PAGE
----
Documentation

This is machine translation

Translated by Microsoft
Mouseover text to see original. Click the button below to return to the English verison of the page.

Note: This page has been translated by MathWorks. Please click here
To view all translated materals including this page, select Japan from the country navigator on the bottom of this page.

DC Blocker

Block DC component

Library

Signal Operations

dspsigops

Description

The DC Blocker block removes the DC component of the input signal.

Dialog Box

The DC Blocker dialog box changes based on how the DC offset is estimated. The dialog box for the IIR method is shown below.

The dialog box for the FIR method is shown below.

The dialog box for the CIC method is shown below.

The dialog box for the Subtract mean method is shown below.

Algorithm for estimating DC offset

Specify the algorithm used for estimating the DC offset. Select from the following:

  • IIR uses a recursive estimate based on a narrow, lowpass elliptic filter. This algorithm typically uses less memory than FIR and is more efficient.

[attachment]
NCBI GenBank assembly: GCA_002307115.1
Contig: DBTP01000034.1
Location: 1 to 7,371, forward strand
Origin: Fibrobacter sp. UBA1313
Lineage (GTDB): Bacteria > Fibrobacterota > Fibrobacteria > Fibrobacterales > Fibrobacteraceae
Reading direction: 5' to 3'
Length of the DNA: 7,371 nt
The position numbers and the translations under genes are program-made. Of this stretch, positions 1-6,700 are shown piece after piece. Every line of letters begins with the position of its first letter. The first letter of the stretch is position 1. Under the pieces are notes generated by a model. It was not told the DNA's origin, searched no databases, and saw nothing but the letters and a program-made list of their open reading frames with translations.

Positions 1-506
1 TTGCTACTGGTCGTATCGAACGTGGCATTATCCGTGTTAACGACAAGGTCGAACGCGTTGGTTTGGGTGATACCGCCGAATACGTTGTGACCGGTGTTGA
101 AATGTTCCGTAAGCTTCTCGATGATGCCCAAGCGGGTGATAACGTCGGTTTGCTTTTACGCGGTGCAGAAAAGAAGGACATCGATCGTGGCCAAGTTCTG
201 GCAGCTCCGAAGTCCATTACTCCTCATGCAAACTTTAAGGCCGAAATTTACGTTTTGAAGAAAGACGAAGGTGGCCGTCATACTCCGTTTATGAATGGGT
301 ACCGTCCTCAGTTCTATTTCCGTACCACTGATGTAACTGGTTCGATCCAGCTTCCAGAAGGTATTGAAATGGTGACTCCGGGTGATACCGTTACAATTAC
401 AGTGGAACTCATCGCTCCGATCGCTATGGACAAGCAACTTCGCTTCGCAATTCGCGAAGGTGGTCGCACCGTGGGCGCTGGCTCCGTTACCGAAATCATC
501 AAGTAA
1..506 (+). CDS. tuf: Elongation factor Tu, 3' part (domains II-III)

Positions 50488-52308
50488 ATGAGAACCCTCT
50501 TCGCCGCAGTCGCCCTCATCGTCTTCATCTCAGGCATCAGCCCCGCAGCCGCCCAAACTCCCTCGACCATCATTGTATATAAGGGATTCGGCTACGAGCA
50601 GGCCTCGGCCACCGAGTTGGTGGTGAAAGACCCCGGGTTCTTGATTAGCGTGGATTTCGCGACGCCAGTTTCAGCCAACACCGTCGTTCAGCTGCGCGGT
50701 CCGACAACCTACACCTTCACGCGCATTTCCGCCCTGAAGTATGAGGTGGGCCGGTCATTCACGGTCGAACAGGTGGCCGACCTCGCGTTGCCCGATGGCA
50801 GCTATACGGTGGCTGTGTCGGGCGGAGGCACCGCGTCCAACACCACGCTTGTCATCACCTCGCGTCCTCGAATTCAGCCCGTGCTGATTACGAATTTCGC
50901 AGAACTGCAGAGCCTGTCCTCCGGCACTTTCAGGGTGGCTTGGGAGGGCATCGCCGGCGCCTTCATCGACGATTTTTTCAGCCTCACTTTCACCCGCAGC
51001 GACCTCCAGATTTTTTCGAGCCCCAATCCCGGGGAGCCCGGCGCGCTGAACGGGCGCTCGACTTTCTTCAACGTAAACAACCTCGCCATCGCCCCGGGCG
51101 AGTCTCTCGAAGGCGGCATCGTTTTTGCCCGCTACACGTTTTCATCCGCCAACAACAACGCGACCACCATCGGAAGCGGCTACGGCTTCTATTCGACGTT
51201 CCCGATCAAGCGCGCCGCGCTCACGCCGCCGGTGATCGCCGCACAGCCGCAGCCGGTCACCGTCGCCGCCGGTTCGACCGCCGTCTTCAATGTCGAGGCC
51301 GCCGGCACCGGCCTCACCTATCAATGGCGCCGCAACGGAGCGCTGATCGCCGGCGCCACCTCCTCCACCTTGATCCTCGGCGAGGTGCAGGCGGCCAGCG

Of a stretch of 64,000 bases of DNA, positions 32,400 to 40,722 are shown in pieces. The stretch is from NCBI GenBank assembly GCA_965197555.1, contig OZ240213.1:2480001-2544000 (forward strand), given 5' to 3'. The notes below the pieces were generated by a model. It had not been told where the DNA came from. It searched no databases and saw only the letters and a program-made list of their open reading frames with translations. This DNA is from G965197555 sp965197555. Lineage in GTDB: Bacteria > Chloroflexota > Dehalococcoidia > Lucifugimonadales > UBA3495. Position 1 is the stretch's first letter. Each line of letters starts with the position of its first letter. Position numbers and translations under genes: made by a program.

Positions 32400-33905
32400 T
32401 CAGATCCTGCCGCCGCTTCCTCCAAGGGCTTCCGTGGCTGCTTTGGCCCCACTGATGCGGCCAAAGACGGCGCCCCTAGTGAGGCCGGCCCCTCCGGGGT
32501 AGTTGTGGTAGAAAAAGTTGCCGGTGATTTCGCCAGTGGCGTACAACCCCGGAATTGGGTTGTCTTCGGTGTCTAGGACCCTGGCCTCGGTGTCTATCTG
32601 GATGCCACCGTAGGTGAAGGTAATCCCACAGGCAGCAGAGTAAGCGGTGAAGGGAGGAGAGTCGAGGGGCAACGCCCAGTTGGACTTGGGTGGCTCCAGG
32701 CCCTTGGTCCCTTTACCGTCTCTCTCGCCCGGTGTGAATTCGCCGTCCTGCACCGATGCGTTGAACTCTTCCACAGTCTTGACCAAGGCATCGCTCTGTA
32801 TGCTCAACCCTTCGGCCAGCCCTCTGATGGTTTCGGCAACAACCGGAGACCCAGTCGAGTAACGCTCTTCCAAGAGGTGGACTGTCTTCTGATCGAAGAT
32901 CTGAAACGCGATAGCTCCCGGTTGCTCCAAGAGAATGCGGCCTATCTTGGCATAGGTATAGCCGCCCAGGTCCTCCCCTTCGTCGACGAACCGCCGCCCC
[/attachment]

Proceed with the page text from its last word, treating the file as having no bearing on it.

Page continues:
• FIR uses a nonrecursive, moving-average estimate. This algorithm typically uses more memory than IIR and is less efficient.

  • CIC uses a lowpass filter that does not employ any multipliers. If the algorithm is CIC, then fixed-point data must be input to the DC Blocker.

  • Subtract mean computes the means of the columns of the input matrix and subtracts the means from the input. This method does not retain state between inputs. For example, if the input is [1 2 3 4; 3 4 5 6], then the DC Blocker block in Subtract mean mode outputs [-1 -1 -1 -1; 1 1 1 1].

Normalized bandwidth of lowpass IIR or CIC filter

Specify the normalized filter bandwidth as a real scalar greater than 0 and less than 1. The DC Blocker uses this parameter only when the estimation algorithm is set to IIR or CIC.

Order of lowpass IIR elliptic filter

Specify the filter order as an integer greater than 3. The DC Blocker uses this parameter only when the estimation algorithm is set to IIR.

Number of past input samples for FIR algorithm

Specify, as a positive integer, the number of samples to use when the estimation algorithm is set to FIR.